In his illuminating book, A Secular Age (summarized here), Charles Taylor argued the unbelief handed down to us from the Enlightenment, coupled with new religious expressions in the 19th century, and accelerated by the sexual revolution of the “Sixties,” has resulted in many and competing spiritual longings that live somewhere between belief and unbelief.
In short, we are living in an “age of authenticity,” where expressive individualism seeks to satisfy personal appetites in quasi-spiritual ways. On one hand, our age eschews organized religion and the constraints of any spiritual authority—be it a codified text or clerical leaders. Whereas faith in the divine was nearly impossible at the Middle Ages, in our day unbelief is becoming increasingly normative. On the other hand, our age is not satisfied with nihilistic unbelief. Spirituality abounds, even when such spiritual longings and beliefs are left undefined. In short,
People are increasingly looking for a life of greater immediacy, spontaneity and spiritual depth than can be provided for them in the immanent order of unbelief, while on the other hand many do not find the authenticity and wholeness that they desire in the established (mobilised) forms of religion. (From a summary of A Secular Age)
In this space, individuals and affinity groups continue to create new ways of spiritual living and corporate (read: customized) worship. As a result, it is hardly surprising that sincerity, not truth, is considered to be the greatest good for worship today. What defines spiritual worship is an interior experience, not conformity to a moral standard or faithfulness to God’s revealed will.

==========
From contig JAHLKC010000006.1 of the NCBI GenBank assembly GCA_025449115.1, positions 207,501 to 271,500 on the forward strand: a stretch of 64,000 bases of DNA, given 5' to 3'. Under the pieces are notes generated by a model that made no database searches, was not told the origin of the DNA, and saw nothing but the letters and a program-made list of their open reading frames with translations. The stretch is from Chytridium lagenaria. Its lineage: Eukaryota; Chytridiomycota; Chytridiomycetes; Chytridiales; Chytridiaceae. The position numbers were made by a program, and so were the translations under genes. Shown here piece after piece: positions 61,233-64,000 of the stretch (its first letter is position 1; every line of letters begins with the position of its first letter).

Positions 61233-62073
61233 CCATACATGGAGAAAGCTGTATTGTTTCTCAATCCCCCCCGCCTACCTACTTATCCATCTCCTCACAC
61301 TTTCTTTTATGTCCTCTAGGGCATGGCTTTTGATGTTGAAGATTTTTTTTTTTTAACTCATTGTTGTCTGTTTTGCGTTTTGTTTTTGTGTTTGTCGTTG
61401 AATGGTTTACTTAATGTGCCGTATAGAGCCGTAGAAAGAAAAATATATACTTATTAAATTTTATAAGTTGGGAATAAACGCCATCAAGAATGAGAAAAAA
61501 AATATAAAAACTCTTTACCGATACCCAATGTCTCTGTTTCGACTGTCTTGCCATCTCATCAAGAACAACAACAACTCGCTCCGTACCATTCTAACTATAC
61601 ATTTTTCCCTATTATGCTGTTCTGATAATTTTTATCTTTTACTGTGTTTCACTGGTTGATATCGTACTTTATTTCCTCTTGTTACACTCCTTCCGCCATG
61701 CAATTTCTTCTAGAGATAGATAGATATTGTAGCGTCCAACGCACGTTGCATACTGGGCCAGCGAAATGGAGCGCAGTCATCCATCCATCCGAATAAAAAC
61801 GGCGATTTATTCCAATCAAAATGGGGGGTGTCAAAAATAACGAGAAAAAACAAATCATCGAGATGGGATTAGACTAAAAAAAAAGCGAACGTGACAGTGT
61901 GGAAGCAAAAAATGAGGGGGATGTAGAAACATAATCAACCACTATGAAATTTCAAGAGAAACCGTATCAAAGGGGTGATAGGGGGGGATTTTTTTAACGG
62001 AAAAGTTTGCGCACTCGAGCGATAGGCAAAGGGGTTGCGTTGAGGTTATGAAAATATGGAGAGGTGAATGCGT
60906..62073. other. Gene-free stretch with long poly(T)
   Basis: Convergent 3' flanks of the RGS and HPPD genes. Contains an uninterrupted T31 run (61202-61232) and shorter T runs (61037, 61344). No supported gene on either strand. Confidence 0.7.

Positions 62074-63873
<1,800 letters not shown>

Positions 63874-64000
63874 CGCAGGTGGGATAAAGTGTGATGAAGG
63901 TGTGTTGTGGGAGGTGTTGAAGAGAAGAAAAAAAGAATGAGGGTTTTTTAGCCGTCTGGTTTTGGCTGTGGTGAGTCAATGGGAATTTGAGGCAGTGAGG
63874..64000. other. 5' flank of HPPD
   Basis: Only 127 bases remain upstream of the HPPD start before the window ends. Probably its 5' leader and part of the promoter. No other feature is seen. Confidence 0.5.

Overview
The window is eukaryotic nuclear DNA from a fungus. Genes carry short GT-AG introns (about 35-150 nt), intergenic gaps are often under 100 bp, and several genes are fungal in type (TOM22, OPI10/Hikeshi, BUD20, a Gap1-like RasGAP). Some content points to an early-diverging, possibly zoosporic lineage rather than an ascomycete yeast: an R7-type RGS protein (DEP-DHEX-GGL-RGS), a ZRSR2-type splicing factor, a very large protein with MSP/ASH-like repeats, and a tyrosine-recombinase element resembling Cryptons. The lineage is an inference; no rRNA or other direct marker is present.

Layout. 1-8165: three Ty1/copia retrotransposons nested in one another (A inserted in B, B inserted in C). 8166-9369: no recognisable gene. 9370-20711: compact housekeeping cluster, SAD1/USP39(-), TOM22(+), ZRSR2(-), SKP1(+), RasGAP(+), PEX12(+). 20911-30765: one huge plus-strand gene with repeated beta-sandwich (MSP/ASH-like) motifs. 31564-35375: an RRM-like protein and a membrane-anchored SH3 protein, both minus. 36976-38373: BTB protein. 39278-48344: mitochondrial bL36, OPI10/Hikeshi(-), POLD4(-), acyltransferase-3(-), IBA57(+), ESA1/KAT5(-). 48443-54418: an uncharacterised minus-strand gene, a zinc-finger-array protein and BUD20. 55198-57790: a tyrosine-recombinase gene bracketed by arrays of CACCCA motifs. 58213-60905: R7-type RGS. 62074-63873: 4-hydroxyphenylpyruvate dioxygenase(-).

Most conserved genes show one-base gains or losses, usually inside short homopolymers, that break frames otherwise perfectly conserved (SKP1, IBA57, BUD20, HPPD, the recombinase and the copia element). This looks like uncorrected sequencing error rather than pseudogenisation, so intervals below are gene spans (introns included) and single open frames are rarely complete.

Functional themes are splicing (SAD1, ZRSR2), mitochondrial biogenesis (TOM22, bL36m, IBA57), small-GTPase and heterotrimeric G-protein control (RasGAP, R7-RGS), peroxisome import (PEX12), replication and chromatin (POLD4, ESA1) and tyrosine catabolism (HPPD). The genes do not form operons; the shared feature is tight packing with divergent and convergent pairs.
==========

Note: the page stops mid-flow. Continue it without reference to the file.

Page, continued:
How far we have fallen! Even in the church, where people and pastors know and want to know God (or do they?), this all-consuming desire for spiritual authenticity authorizes worship leaders to invent new ways of worship. Yet, when we go back to the Bible, we learn that sincerity is never enough for true worship. Rather, worship that pleases God is patterned after God’s revelation itself. And we who long to worship God in Spirit and Truth must learn again from God how he wants to be worshiped.
Biblical Worship Responds to God’s Revelation
In his book Engaging with God: A Biblical Theology of Worship, David Peterson makes the case that true worship always responds to the Word of God. Beginning with Sinai, God wrote down his Word (Exod 31:18). His actions—not man’s—are what initiate worship. To Moses and Israel Yahweh revealed how he wanted to be worshiped.
In contrast to the prevailing assumptions of our age, God the creator, the Holy One of Israel, does not want his image bearers—corrupted as we are by sin!—to worship him however they choose. He declares how he wants to be worshiped, and beginning with Moses, the Bible records a pattern of worship that repeats in every age of redemption. This pattern can be seen in Eden, in Israel, in the Church, and the New Jerusalem. (Next week I’ll share more on this pattern).
In fact, “pattern” (or typos in the Greek) is what Moses records in Exodus 25:9, 40. In these chapters of God’s covenant with Israel, we discover that the covenant, the tabernacle, the priesthood, and the sacrifices—indeed everything revealed and written down at Sinai—are patterned after heavenly realities. Leaving nothing to chance or human ingenuity, God reveals what it takes for sinners to approach him. And importantly, this Sinai-pattern of worship reveals to us the way God wants to be worship and how we can go astray.
The Danger of Innovative Worship